Faithfulness to the Reformed view of Scripture prevents this. We then live by every word of God (Mt. 4:4), and we see God in terms of His total Word. To illustrate, if we forget the tabernacle as a part of God's revelation, we have a limited view of God, because we fail to see how central and important God's Word is concerning all approaches to Him and the worship He requires. If we dismiss the simple sacrifices as irrelevant now for us because they ended with Christ's atonement, we underrate the seriousness of sin in God's eyes and the exactness of His requirements. If we neglect the law, we neglect the justice or unrighteousness of God, and so on. We then wrongly divide the Word of truth and separate moral law, ceremonial law, and civil law. The fact is that all law is moral law; all law tells us what is right or wrong; and all law calls for a separation from certain practices as contrary to God's covenant requirements. No law of God is immoral or amoral, and no law of man can be so either.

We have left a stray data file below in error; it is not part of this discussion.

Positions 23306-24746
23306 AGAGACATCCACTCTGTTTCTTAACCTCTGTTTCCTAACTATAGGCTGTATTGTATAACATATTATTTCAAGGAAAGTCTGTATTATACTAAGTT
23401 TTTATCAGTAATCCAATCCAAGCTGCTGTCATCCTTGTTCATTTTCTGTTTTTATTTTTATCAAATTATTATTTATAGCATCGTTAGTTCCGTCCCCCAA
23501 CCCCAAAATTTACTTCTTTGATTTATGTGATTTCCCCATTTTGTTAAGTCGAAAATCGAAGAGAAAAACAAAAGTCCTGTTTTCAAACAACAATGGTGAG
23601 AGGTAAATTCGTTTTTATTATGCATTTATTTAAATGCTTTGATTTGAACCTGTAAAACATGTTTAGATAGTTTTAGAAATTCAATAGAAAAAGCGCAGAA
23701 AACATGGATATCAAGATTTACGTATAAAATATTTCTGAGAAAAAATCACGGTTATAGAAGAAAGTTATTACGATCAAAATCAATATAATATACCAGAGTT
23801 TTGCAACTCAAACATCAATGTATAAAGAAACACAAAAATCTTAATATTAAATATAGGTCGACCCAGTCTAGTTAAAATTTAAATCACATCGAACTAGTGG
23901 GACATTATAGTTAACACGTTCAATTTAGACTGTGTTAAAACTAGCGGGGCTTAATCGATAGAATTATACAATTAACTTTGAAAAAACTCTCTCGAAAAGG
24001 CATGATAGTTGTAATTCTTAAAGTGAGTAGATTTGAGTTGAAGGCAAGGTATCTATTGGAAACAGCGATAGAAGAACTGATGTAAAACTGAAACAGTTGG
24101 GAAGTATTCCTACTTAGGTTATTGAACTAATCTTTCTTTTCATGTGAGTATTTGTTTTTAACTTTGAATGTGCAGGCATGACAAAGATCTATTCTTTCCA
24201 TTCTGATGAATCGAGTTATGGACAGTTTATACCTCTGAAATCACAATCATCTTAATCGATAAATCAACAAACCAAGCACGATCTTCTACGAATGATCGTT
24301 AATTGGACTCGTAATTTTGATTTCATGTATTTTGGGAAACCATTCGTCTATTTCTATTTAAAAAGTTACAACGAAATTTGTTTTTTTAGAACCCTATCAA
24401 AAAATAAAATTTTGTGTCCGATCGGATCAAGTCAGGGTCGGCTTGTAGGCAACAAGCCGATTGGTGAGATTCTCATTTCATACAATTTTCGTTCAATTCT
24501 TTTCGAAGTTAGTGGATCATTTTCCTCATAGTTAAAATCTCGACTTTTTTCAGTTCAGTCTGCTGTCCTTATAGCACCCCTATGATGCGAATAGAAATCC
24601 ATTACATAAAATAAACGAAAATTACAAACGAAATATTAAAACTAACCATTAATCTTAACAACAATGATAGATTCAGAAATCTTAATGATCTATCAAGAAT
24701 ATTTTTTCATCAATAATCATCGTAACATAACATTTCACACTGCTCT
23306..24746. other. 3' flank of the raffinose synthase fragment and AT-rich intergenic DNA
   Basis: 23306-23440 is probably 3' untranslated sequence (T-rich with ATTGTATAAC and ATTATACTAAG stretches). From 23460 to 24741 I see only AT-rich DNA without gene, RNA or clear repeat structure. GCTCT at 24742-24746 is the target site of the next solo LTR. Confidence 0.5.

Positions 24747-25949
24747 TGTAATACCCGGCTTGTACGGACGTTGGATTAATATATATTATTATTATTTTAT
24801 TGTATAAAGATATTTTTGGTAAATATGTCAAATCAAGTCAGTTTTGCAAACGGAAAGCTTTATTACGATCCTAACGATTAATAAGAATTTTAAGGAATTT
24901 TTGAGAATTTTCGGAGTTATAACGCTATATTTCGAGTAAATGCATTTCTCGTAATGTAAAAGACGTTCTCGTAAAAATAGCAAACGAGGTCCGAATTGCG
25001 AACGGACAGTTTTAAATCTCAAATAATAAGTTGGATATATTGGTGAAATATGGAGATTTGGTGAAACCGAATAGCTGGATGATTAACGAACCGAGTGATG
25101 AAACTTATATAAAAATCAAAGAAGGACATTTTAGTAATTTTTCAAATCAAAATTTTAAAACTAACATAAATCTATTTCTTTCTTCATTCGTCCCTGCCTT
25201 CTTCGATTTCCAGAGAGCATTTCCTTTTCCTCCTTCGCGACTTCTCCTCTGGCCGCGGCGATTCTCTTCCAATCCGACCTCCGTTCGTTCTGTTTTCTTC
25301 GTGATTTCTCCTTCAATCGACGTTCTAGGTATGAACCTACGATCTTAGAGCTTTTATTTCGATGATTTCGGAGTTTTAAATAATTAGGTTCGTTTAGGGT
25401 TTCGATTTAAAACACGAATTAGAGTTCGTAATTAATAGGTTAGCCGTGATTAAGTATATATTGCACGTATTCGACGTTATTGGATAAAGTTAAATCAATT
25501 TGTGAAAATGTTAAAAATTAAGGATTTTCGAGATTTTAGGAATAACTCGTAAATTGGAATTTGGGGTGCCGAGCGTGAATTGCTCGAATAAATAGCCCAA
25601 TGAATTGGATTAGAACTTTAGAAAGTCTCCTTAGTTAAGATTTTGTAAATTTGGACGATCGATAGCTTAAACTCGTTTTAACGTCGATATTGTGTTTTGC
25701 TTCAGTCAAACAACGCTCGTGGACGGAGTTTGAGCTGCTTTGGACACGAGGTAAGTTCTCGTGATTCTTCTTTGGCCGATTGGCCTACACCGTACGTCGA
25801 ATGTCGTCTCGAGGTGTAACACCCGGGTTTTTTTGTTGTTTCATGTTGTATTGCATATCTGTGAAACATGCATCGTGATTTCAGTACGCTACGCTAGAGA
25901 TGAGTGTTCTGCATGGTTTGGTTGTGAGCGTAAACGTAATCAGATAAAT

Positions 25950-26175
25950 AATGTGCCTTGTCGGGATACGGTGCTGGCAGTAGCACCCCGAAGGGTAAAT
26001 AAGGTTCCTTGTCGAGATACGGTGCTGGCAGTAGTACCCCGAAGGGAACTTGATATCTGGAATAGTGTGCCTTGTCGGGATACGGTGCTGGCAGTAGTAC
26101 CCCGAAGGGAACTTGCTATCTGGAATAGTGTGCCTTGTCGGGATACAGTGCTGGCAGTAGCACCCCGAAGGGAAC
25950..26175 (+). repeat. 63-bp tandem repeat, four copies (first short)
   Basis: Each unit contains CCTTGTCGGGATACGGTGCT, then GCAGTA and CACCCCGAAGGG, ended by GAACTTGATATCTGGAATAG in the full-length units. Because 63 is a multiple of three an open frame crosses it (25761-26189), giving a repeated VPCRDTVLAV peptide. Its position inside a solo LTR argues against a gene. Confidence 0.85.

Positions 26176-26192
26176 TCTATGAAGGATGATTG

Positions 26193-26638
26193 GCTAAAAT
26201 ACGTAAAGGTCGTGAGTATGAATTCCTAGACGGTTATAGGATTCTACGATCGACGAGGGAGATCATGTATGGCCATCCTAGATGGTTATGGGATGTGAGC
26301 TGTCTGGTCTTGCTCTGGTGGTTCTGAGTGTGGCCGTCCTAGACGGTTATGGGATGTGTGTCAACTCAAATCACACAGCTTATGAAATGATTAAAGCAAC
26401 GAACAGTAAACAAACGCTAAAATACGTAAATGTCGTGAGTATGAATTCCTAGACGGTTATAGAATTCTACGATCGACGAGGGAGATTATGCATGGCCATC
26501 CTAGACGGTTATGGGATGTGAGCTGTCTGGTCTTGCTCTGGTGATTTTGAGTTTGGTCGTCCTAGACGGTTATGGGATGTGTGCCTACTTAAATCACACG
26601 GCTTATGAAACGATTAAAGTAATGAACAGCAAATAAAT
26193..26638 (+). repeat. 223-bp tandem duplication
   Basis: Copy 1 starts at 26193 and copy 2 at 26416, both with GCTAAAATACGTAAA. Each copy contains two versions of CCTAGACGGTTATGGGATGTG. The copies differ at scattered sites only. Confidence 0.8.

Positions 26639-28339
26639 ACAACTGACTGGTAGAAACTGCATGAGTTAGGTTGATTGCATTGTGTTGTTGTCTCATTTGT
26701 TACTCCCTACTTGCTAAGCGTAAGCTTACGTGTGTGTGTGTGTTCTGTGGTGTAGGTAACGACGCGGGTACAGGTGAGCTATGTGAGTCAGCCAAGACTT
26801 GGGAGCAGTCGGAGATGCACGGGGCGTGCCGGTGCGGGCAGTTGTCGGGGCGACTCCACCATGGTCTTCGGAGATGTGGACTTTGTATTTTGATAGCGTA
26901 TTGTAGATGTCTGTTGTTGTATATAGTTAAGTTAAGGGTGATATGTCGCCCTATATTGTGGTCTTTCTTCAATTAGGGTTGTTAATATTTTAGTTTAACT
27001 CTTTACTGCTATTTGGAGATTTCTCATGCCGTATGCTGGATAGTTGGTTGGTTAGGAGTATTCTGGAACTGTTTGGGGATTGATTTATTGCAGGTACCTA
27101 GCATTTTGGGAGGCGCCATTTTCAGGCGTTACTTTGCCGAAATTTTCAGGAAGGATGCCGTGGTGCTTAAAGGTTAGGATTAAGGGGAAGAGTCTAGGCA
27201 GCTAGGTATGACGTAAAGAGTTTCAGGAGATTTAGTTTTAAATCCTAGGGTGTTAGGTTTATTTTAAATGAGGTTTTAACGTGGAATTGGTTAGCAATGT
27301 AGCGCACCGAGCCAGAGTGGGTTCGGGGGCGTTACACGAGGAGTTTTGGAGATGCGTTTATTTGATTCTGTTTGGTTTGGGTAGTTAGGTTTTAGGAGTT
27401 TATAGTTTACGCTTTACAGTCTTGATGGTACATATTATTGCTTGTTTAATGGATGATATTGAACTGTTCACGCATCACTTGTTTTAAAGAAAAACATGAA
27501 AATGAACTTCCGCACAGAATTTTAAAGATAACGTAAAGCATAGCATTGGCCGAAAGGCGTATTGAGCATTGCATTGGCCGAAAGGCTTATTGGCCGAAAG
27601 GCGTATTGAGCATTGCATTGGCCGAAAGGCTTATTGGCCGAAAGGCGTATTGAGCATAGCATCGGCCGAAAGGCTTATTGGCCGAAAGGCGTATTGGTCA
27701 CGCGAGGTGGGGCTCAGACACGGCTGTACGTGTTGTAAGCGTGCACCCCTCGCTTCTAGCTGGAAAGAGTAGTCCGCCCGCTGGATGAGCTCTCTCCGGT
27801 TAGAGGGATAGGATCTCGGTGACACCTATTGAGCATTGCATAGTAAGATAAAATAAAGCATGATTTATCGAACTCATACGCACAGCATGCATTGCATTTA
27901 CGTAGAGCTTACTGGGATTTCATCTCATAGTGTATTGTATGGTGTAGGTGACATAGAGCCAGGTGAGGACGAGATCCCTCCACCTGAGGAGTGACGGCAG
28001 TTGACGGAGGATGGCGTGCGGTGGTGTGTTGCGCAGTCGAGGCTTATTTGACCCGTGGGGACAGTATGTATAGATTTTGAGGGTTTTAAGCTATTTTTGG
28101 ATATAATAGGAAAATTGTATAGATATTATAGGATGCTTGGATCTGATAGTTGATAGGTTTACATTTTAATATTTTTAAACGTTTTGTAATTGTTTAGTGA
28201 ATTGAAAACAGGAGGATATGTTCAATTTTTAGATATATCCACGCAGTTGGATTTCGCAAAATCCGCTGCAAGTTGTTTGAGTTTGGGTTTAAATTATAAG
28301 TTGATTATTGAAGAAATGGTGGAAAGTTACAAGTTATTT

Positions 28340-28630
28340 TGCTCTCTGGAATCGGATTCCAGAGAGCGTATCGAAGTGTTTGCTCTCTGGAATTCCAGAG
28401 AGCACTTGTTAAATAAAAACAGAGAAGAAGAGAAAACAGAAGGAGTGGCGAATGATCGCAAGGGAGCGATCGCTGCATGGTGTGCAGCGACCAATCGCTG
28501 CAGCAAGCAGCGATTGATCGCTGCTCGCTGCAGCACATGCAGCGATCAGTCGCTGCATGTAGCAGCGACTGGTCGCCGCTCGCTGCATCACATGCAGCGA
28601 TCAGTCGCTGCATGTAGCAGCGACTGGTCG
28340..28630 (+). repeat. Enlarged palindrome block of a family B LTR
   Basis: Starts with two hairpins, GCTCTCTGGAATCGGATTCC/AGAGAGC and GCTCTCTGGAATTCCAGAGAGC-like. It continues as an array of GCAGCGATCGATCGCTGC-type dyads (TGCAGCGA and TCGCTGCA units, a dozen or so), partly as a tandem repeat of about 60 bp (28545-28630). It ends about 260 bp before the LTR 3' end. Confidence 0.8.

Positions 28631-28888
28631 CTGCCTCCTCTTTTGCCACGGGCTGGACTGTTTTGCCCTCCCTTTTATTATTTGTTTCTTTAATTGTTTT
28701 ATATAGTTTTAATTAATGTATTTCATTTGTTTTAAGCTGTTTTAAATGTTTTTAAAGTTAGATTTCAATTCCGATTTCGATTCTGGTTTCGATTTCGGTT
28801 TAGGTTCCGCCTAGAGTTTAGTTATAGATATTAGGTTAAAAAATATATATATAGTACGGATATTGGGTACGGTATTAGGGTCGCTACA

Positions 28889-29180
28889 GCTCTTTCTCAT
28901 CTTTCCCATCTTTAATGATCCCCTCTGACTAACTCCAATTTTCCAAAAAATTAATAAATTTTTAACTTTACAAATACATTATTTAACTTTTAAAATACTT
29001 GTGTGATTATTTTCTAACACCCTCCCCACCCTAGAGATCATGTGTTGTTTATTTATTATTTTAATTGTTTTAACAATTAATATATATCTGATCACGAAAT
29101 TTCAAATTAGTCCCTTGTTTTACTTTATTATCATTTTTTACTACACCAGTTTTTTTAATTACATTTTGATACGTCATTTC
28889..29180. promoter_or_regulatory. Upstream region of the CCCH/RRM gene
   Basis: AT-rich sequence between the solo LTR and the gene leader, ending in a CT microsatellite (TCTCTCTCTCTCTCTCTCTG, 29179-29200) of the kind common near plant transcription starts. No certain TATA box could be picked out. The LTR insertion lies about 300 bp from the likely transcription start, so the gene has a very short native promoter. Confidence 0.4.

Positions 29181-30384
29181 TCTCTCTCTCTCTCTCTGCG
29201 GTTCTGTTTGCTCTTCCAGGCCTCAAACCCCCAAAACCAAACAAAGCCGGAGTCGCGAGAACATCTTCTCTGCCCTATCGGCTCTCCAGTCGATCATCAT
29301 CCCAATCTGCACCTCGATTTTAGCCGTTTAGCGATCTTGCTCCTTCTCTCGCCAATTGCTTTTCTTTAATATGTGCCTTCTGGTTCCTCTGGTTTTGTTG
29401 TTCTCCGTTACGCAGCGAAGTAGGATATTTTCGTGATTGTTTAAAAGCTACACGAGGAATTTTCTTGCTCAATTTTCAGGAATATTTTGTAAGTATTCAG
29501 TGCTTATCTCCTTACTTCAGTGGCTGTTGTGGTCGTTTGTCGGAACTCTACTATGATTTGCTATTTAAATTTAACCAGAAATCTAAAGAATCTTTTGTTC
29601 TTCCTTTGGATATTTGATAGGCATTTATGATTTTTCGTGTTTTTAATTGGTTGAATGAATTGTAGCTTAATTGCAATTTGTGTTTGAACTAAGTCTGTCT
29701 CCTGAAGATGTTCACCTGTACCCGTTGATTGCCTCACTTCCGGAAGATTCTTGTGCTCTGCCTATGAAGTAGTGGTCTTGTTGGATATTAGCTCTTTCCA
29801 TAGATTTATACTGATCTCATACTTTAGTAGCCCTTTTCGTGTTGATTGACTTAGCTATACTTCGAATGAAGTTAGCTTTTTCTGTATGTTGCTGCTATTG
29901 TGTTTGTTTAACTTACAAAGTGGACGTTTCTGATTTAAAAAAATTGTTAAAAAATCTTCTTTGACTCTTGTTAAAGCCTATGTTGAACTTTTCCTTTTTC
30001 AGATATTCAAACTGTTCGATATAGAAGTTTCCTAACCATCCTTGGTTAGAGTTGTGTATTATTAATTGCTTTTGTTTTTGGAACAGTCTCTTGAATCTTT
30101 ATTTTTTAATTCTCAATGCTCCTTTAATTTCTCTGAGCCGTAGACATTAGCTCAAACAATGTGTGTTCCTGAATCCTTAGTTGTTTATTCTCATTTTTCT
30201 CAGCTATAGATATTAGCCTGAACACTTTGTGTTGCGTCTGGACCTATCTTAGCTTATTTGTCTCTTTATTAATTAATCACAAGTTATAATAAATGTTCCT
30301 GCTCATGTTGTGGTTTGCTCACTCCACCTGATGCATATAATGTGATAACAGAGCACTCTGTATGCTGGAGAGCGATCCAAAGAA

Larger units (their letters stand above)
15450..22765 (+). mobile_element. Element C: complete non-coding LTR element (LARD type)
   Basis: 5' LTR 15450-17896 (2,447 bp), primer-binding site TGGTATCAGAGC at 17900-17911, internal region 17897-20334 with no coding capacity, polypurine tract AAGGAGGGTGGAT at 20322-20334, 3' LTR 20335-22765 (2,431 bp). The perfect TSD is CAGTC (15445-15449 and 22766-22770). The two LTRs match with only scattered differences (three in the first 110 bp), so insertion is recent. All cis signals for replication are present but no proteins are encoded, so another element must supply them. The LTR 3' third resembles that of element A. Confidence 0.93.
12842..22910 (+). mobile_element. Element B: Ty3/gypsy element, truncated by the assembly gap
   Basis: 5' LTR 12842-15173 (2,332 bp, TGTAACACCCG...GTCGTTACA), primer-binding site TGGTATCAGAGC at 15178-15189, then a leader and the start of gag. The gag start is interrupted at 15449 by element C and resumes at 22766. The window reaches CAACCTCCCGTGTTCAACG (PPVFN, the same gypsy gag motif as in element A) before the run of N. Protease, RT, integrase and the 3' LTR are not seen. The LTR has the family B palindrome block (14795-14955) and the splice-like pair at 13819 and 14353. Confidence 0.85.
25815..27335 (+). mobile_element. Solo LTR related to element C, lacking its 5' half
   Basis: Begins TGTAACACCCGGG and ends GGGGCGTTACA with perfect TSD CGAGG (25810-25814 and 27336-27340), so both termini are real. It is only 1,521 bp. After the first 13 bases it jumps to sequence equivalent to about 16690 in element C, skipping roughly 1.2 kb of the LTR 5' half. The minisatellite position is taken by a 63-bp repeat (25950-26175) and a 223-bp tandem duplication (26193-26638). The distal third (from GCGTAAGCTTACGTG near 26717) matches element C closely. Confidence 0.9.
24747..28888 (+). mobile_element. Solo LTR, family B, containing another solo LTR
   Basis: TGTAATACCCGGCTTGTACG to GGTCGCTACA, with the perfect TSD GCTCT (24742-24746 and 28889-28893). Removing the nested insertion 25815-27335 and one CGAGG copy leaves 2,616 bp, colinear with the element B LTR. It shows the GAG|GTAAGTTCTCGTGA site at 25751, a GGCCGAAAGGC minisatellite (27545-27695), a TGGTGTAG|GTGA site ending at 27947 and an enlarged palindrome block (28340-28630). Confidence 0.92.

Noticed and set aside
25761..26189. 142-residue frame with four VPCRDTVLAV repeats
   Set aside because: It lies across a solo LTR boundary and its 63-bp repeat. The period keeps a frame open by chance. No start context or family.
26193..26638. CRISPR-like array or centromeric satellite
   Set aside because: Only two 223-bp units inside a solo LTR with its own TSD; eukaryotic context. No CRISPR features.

Calvin began his Institutes by stating, in the first paragraph, that "[I]t is evident that the talents which we possess are not from ourselves, and that our very existence is nothing but a subsistence in God alone"6 If "our very existence is nothing but a subsistence in God alone," then it follows of necessity that our every word, thought, and act should be governed by God alone. God's sufficient word for that government is the Bible.